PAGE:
In the interim, I transplanted all my new seedlings: cucumbers, apple melons, spinach, red and yellow peppers, cherry tomatoes, and beets. The cilantro and onion seedlings popped this week. Still waiting for the lavender. I planted eight more butternut squash to give away, weeded a couple flowerbeds, and made dough for the toaster pastries and will not force myself to finish making them tonight. They can wait til the morning…

Next week’s goal will be the same as the last—seedling survival and home cooking.

Sustainable Living: Gaga Over Gardening (Week 10)

When I started gardening this year after years of not gardening, I planned to grow a few basic vegetables. “Keep it simple,” I had said to myself. BUT I should know better by now that I tend to go overboard when I decide to do anything. AND I have gone overboard, but I’m giddy about it. I’m having so much fun planting, growing, and sharing my seedlings and story with others. Again, the Law of Attraction is at work in my life!

Today, as we were leaving for the store, my neighbor stopped over to give us some onion plants and chives. We made plans to exchange more goodies. She has oregano, and I offered to give her as many zucchini and green bean seedlings as she would like. Bartering is the best and easily accomplished with veggies and herbs!

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Gardening has become a second job. This week, I planted cilantro, lavender, apple melons, lime basil, lettuce basil, lemongrass, onions, beefsteak tomatoes, and white cucumbers. The onions and lemongrass have sprouted already, and my cherry tomatoes and butternut squash popped as well. Despite our initial thought to grow everything in pots, we’ve decided to plant the zucchini, cucumbers, and butternut squash in mounds where the old garden used to be in the backyard. We will plant the green beans along the back of the deck. This week’s goal is to get these veggies in the ground. I’m going to refrain from taking on more than that in addition to tending new seedlings because I’m wracked with grading and student conferences. I hope I have some time to spend on the flowerbeds, but we’ll see…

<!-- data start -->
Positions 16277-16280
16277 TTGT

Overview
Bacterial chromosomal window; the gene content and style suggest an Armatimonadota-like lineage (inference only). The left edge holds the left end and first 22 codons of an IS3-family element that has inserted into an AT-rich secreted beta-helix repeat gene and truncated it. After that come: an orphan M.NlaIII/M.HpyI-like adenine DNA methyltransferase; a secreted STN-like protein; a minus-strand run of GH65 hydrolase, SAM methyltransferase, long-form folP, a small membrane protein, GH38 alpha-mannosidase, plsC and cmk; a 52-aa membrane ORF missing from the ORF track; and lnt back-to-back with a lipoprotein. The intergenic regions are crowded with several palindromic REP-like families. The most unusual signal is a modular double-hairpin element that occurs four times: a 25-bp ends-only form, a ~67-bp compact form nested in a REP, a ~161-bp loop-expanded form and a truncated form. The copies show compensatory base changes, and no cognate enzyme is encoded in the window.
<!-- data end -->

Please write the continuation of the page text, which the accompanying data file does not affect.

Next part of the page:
Last week, I transplanted the tomatoes and carrots into bigger pots. They seem happy. I prepared the homemade vanilla extract and will wait three weeks for it to be ready. It’s beautiful! I bought chicken wire for composting and have been saving kitchen scraps, contributing more to my waste reduction goal. I’ve struggled with my kale. It is puny and unhappy. I read that it likes the cold, but does that mean it won’t grow at all in the heat? (Hopefully, one of you can shed some light on this problem.) I was told I need to continuously plant new kale seeds, but the at-least month-old seedlings I’ve got now are only about an inch tall. Is it worth trying new seeds? Perhaps I should abandon my kale dreams and resign to buy it. I want to grow my own because I usually end up wasting about half of what I buy. Anyway, I think I learned from GreenEggs about saving unused seeds for next year, so I have started rolling them up and placing them in a jar that I will store in the refrigerator.

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I’m going to cut this short because I would like to spend some time working on another book review and reading others’ blogs. Thanks for the views, likes, and comments. Keep ’em coming!

Sustainable Living: Big Picture, Baby Goals (Week 9)